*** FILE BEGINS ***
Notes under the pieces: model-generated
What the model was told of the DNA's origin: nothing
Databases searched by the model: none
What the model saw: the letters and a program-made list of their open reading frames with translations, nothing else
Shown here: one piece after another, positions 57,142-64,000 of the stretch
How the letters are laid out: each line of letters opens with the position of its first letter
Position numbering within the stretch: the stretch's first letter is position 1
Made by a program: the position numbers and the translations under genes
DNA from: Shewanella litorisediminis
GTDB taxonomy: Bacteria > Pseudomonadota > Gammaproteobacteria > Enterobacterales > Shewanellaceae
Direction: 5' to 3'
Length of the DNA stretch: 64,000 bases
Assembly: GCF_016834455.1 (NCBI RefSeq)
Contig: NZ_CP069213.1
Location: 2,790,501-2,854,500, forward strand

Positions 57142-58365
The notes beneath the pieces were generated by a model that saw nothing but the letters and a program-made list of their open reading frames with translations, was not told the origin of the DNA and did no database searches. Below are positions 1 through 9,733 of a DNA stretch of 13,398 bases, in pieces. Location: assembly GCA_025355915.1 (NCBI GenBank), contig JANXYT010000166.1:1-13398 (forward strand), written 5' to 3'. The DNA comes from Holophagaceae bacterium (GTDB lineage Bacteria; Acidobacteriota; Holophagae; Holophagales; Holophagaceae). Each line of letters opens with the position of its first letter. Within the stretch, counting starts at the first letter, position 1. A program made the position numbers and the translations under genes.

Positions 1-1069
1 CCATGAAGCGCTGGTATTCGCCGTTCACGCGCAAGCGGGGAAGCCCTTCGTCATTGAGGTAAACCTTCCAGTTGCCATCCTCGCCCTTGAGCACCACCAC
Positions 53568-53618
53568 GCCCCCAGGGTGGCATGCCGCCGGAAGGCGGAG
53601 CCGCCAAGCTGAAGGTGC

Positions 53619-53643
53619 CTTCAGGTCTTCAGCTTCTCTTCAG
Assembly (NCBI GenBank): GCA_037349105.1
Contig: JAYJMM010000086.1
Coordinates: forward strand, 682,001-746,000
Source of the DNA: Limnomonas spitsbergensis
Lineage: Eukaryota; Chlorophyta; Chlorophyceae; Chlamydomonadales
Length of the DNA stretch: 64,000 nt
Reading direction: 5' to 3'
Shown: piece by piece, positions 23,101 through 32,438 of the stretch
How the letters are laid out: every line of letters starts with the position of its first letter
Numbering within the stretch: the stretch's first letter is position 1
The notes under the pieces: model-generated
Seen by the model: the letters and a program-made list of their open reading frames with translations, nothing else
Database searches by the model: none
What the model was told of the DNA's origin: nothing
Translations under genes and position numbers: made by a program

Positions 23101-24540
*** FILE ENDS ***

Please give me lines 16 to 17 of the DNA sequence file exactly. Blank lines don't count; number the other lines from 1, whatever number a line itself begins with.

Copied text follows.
Positions 57142-58365
The notes beneath the pieces were generated by a model that saw nothing but the letters and a program-made list of their open reading frames with translations, was not told the origin of the DNA and did no database searches. Below are positions 1 through 9,733 of a DNA stretch of 13,398 bases, in pieces. Location: assembly GCA_025355915.1 (NCBI GenBank), contig JANXYT010000166.1:1-13398 (forward strand), written 5' to 3'. The DNA comes from Holophagaceae bacterium (GTDB lineage Bacteria; Acidobacteriota; Holophagae; Holophagales; Holophagaceae). Each line of letters opens with the position of its first letter. Within the stretch, counting starts at the first letter, position 1. A program made the position numbers and the translations under genes.